For example, you buy a Sage 9141-4 used and break the tip section, Sage will replace it for you at no charge. However, if you buy a used custom built on the Sage 9141-4 blank and break the tip section, Sage might replace the tip section of the blank; but Sage will not give you a new complete tip section. You will have to buy the guides and pay someone to wrap the guides on the blank and finish the thread wraps with epoxy. Thus, it will cost you money if you break the one custom built on the Sage 9141-4 blank to have it fixed, and it will cost you nothing if you break the Sage factory built 9141-4.
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Old 07-19-2004, 09:28 PM
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loco_alto loco_alto is offline
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if you break a custom rod section, then simply ask for the broken section back and you strip off the guides and seat to reuse as needed. You can't reuse the cork. Guides are cheap (unless they're not! e.g., TiCH, SIC)
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Old 07-19-2004, 09:59 PM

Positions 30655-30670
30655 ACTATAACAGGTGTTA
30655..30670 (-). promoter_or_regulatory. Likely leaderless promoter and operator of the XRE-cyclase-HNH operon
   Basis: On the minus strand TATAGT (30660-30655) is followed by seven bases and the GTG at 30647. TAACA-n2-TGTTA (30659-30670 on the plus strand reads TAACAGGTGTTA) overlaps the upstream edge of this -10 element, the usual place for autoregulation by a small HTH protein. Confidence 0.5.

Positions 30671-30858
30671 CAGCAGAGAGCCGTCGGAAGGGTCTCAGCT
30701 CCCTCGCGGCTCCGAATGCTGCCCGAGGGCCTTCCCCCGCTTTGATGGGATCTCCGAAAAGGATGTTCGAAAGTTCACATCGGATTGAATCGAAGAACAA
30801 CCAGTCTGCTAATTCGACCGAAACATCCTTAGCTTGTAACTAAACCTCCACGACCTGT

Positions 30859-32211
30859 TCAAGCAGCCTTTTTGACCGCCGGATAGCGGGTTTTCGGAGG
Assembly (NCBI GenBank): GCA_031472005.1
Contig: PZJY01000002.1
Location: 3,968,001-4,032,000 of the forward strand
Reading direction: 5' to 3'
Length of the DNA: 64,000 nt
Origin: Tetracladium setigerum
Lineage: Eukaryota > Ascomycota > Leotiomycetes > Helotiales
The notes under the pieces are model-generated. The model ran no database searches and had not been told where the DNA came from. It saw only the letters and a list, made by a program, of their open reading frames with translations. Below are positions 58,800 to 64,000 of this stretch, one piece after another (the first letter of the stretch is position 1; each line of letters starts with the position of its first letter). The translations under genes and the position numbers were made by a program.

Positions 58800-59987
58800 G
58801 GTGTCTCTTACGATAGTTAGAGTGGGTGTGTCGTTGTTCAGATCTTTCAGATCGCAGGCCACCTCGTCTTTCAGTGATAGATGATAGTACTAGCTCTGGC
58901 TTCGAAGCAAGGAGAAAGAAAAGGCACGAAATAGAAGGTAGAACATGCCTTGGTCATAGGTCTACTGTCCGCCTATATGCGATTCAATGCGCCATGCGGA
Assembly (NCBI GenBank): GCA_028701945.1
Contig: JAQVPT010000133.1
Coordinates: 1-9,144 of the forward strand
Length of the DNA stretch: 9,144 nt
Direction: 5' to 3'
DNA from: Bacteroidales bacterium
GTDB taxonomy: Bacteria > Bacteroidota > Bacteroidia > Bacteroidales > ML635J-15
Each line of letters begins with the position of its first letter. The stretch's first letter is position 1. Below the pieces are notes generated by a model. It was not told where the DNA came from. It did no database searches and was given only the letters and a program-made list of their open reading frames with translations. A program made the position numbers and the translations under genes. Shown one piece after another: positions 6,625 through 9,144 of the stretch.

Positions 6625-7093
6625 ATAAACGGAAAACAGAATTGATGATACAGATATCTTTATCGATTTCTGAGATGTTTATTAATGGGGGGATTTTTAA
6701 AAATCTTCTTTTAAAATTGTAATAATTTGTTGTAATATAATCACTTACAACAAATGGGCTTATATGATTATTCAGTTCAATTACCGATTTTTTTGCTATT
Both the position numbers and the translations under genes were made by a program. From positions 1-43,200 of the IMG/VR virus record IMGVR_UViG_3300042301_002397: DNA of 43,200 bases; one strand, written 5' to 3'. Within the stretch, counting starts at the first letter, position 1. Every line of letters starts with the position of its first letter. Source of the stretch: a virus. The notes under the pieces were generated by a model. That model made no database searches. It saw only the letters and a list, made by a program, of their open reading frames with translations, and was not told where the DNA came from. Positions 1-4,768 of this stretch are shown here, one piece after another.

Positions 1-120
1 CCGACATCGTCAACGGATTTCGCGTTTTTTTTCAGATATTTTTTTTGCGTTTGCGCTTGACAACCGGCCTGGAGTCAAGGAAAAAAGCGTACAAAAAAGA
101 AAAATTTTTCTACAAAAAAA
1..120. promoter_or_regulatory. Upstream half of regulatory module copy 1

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North Island North Island is offline
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Everything Flyter points out is absolutly true and good reasons to get a custom rod.

However no one has mentioned the pride of ownership factor. Fishing fine tackle adds to the enjoyment in my opinion. It's great to show up at the river and spend your hard earned free time with tackle which is a pleasure to use. If fish are hooked so much the better!

Cheers N I
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Old 11-15-2004, 03:22 PM
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Fly-Rod Fly-Rod is offline
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Quote:
Originally Posted by flytyer
For example, you buy a Sage 9141-4 used and break the tip section, Sage will replace it for you at no charge.


As far as I know, lifetime warrantees only cover the original registered owner. Am I right? So, if you buy a used Sage and you break it, say good bye.
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Old 11-17-2004, 10:17 AM
hnl hnl is offline
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Given the downside (cost, wait time, warranty, after market) of having a STOCK blank custom wrapped for you, I can't see the point in buying one.
However, I can understand why a fly fisherman would want a trully custom rod made for him/her. A custom rod built from the ground up meaning: you pick the action, stiffness, length, finish, cork quality, grip shape and size, guides, seat fighting butt or not, windings, epoxy coat the blank (heavier) or seal the blank but no epoxy (lighter). The custom rod manufacturer will build a blank for you and go from there. The time is about 3-4 months and the cost is about the same as a premium rod from a major manufacturer because there is no middle man.